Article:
China is ravenous for British expertise. And no wonder: in 20 years’ time it could account for more than half of the global market for construction services
In five weeks’ time the eyes of the world will be on China as the 2008 Olympic Games get under way. Unlike the London Games, legacy has not been on Beijing’s agenda. Instead these Games and their flagship venues have been about projecting an image of a strident industrial superpower – typified in the confident and indulgent Bird’s Nest stadium. And it’s not just the Olympic venues that are being built as beacons of this new-found Chinese confidence.
What often links these schemes is British expertise – expertise that is also being harnessed to re-house the thousands of people devastated by the Sichuan earthquake. China is ravenous for British know-how. And no wonder: it has a construction market worth £655bn a year by 2010 and in 20 years’ time it could account for more than half of the global market for construction services. As John Prescott, a member of the UK’s China Taskforce, writes this week, more than 1,000 new cities will be needed as well as some 100 airports.
That’s not to say that the streets of Beijing are paved with gold. In some areas corruption is rife, it’s a difficult market to penetrate the market and firms risk having their ideas absorbed and then shown the door. What’s more, it is still difficult for British and other overseas firms to be granted licences that allow them to work on projects from start to finish. Let’s hope that the legacy of the Beijing Games 2008 will be a more open trading partner – it will do more than anything to help bridge the £11bn trading chasm between the two economies.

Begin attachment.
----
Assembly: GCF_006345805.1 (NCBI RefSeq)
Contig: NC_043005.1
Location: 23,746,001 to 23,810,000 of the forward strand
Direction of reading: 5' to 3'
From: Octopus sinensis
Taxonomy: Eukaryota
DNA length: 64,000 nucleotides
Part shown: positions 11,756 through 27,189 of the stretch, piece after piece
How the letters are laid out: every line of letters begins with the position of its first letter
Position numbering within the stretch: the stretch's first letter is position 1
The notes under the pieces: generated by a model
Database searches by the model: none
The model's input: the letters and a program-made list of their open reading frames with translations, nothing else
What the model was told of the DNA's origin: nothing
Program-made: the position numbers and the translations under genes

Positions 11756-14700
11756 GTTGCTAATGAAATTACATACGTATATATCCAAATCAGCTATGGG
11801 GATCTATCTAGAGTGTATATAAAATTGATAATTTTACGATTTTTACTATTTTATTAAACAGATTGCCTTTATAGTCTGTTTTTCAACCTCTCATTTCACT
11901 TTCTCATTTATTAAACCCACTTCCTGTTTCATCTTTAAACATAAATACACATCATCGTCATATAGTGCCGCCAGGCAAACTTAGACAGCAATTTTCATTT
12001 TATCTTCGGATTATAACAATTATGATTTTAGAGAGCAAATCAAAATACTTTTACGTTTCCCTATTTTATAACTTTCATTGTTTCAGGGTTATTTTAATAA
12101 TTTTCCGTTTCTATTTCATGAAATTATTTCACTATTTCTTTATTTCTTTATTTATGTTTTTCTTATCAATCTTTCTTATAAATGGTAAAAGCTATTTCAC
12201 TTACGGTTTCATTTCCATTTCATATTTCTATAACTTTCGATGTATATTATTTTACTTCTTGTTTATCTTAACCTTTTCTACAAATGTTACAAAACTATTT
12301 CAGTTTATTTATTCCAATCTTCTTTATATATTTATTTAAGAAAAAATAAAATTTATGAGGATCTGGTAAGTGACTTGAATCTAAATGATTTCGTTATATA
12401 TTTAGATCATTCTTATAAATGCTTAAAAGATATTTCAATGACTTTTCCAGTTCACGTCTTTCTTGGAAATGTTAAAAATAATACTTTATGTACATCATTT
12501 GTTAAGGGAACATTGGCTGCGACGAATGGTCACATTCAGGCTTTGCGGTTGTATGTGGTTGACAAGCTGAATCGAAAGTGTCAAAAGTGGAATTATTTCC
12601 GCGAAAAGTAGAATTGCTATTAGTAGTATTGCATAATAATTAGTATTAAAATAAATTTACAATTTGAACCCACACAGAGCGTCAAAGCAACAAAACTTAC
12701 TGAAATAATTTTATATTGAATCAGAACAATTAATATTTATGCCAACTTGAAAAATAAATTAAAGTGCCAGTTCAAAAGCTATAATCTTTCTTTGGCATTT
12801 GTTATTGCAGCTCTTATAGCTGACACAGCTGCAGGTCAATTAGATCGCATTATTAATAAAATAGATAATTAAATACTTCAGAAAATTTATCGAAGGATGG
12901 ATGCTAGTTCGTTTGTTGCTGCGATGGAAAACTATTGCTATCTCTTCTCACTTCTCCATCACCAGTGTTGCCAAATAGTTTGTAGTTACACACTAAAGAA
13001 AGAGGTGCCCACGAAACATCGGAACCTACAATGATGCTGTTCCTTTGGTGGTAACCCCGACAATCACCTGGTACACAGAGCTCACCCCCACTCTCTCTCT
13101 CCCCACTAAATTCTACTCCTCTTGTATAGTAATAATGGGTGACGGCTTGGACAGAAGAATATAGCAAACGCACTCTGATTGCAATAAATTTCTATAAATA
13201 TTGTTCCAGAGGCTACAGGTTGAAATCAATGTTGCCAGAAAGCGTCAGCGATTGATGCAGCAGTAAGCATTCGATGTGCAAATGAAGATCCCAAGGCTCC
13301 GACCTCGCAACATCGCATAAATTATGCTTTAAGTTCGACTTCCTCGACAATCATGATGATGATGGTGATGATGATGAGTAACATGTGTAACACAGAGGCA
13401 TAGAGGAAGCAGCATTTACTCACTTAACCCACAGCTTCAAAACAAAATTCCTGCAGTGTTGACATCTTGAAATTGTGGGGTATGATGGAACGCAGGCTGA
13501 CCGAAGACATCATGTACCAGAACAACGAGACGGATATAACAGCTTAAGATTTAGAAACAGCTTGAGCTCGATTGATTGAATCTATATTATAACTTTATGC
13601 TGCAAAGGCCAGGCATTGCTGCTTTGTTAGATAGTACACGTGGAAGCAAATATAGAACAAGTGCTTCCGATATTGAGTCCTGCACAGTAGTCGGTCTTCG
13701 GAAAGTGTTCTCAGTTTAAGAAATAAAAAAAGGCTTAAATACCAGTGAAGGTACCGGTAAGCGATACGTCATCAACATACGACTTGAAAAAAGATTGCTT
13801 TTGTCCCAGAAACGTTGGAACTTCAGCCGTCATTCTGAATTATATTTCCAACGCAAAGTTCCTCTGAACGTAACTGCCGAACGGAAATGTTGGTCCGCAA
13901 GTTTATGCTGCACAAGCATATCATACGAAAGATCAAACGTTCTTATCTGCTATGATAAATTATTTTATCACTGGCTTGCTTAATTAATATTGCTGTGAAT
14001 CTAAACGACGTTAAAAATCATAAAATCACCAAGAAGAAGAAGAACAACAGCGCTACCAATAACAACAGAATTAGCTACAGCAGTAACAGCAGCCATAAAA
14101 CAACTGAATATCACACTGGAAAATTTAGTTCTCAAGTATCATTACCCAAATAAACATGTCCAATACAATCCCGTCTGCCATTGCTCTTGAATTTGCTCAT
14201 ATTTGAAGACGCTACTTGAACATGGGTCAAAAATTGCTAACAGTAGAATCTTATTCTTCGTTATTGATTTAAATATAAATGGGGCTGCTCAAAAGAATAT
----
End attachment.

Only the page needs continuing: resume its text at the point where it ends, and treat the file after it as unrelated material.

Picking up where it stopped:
We’re not just moving into a new era of economic risk and uncertainty, but now one of political uncertainty. The government’s flagship eco-town policy is being opposed by the Tories, as the backlash against the idea gathers pace. With the Tories looking like they have a chance at the next general election, it’s not surprising that some councils are pulling out of the scheme and developers are beginning to question whether it’s worth investing the £1.5m needed to make it to the next stage of the competition.
But just remember that by 2010 we’ll be screaming for new housing after the drought brought on by the credit crunch. Just how do the Tories expect to meet this demand? They seem to be taking an equally short-sighted view on energy, having opposed measures to speed up planning on large infrastructure projects. At our conference on building new nuclear power stations this week, Martin Lawrence, EDF Energy’s chief operating officer, urged the government not to let up for a second. He called for “a settled planning system” to allow investment to go ahead. Any prospects of going back to a planning system that took seven years to give Sizewell B the go-ahead is likely to deter investors such as EDF.
It’s all very well the Tories pleasing middle England by appeasing Nimbys, but having to turn off the TV because there’s no power isn’t going to win many votes either, is it?